Lately I’ve become increasingly interested in other instruments in the worldwide dulcimer family so when Dipu Deshmukh (an accomplished Esraj player and father to my son’s fiancee) indicated he knew a Santoor player who might be willing to be interviewed, I jumped at the chance. I was not disappointed. Nitin Pandit and his family graciously put up with an evening of questions, provided an impromptu concert with Nitin on Santoor and Dipu on Esraj, fed me wonderful Indian food and treated me to a demonstration of his children’s prowess on the Tablas (Indian drums). The following is the interview. Below that is additional information on the Santoor gathered through searches on the web and help from Ajit Damle, another Santoor player and instrument aficionado. I highly recommend you follow some of the links, as that material will give you a much better understanding of Indian classical music, the Santoor and its tuning and the differences and similarities to Western music.
Interview on Dec 28, 2011 with Nitin Pandit, Santoor player, with Dipu Deshmukh on Esraj, in Burlington, MA.
JJ: What I’d love to hear from you is how you were first introduced to the instrument and how you became attracted to playing the Santoor as opposed to any of the other Indian instruments.
NP: The way it happened was we were attending a wedding in India. At the wedding there was a gentleman who had a huge library of music that he had brought with him. He also had this live recording of Pandit Shivkumar Sharma on the Santoor. I heard the sound and it just pulled me in.
Note: Pt Shivkumar Sharma pioneered the ascent of the Santoor on the Hindustani Classical Stage. A supremely gifted musician, he has been bestowed multiple national honors in India. You can read more about Pt Shivkumar Sharma at Wikipedia.org or visit his website. His website starts with the History of the Santoor.
JJ: What age was this?
NP: I think I was probably 12 or 13. At that time the instrument was not widely available. Pandit Shivkumar Sharma was the only one playing. He had just come out with probably the most popular LP of Indian classical music: Call of the Valley. It has since sold more copies than any other Indian classical recording. So I heard the Santoor and was drawn to it. I had not seen what it looked like or seen it being played but the interest stayed on. About a year later I attended one of his concerts and got to see a live performance for the first time. I eventually travelled to Mumbai and contacted Pandit Shivkumar Sharma, to see if he would teach me. I didn’t have any background in Indian classical music; nothing at all. Zero. The only thing I did in music at the time was play the harmonica – which wasn’t much of a connection. There wasn’t much that I could use to sell him on my interest. He was of course skeptical; understandably. He probably got calls like that every day from people; so he was not easily sold and it took many months before I finally got an audience with him. At the first meeting, he asked me a lot of questions to make sure I was really interested and it wasn’t a passing fancy. I must have passed the test because he asked me to procure a Santoor!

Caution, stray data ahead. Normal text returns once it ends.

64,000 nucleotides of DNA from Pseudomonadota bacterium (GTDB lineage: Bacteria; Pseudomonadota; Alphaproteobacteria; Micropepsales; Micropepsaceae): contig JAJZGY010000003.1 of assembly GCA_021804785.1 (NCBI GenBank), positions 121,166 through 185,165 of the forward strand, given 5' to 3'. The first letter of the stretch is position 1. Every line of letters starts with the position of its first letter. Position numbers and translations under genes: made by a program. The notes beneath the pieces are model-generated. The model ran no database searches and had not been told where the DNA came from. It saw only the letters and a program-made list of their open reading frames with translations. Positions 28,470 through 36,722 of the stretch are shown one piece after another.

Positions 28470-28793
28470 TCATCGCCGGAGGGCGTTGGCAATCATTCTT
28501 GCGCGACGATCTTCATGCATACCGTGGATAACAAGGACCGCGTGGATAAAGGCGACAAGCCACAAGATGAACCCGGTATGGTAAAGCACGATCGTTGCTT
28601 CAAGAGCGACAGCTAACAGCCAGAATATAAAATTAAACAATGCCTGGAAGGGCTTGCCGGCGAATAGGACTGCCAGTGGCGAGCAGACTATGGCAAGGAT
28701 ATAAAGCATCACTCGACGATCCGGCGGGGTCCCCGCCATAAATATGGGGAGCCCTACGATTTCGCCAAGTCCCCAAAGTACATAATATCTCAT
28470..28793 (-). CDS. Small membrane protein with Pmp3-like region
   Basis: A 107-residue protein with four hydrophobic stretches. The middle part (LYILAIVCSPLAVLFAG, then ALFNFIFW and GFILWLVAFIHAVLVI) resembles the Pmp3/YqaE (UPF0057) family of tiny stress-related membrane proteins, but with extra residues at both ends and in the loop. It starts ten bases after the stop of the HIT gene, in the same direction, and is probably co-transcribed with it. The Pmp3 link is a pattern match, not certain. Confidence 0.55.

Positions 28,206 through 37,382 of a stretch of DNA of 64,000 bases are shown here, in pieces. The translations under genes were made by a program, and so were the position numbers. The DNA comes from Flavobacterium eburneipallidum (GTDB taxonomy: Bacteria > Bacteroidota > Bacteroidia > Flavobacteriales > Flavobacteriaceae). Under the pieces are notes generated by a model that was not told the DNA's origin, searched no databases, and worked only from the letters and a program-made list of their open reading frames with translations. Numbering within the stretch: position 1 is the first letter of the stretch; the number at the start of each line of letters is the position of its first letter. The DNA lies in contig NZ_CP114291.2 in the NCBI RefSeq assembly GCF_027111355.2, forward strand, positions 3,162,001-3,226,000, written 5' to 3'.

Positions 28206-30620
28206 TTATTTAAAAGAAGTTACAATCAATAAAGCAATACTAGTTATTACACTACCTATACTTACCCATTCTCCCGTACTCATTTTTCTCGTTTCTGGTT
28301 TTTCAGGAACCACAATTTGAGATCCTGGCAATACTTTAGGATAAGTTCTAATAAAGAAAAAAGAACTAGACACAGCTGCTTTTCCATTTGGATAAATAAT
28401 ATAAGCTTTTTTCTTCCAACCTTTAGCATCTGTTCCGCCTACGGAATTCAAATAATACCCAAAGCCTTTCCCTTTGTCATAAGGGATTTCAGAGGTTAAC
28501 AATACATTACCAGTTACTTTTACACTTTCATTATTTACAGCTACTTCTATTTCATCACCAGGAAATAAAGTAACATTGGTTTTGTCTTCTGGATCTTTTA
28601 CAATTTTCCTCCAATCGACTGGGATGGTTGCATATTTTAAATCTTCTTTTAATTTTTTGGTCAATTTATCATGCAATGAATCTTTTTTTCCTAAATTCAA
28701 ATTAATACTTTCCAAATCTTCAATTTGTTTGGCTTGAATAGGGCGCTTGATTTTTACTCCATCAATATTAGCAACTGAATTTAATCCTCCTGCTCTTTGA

At that time, you had to go to Kashmir to get a Santoor. Of course, you couldn’t just buy one off the shelf. We had to place an order. They made it and had it air shipped to me. By the time I got it, it was time for me to start my college. So I had the instrument and was too far from Mumbai. I listened a lot to four recordings of Pt Shivkumar Sharma’s and started to teach myself. Luckily there was a lot of music at the college I was attending and there were other students who could play the tabla. So we had jam sessions and I eventually played in a hall before a large audience. I was a teenager at the time and I was accompanied by a tabla player who was a teenager just like me. We gave a program of about 30 minutes. That was the start. I later participated in All India Radio’s competition for non-professional musicians and won the first prize in the state for instrumental Hindustani classical music. It was fun and rewarding. About a year later, Pt. Shivkumar Sharma visited my college and gave a concert and I was re-introduced to him, When I finished college, I went back to Mumbai and he took me under his wing.
JJ: Did you have to unlearn some things?
NP: Yes there were quite a lot of things. The balance between left hand and right hand usage is different in his style. The right hand dominates. You might notice it when you watch him play. The style I had developed on my own was very different, in that it was almost equal usage of left hand/right hand. My guru’s ( “Teacher” and/or “Guide” in Sanskrit) style gives flexibility to play notes that are not necessarily played in pairs of two. So also if you are playing a raga that requires you to play patterns that are a little different. Yes, so I had to unlearn my style. But it was a choice I made.
JJ: How long had you been playing up to that point?
NP: I had spent six years.
JJ: Since you were able to compare the two, was the right hand lead more logical? Could you have stuck with the left hand lead?
NP: That probably wouldn’t have mattered as much as I could have started playing on the other side of the instrument and used the left hand to be the lead. I could have done that. The problem wasn’t the right hand leading vs left hand leading, it was the amount you use each hand. In my guru’s style you use one hand more than the other hand. That was the big difference.
JJ: When you are playing the same string alternating strokes using both hands. American hammered dulcimers have more sustain so you don’t use the roll as much to keep the tone alive.
NP: This Santoor that I am now playing tends to get a little loud but I don’t know if the tone lasts for long. We do glide the hammer over multiple courses on the Santoor. This produces a very different type of sound – our way of trying to get the meand on the Santoor. .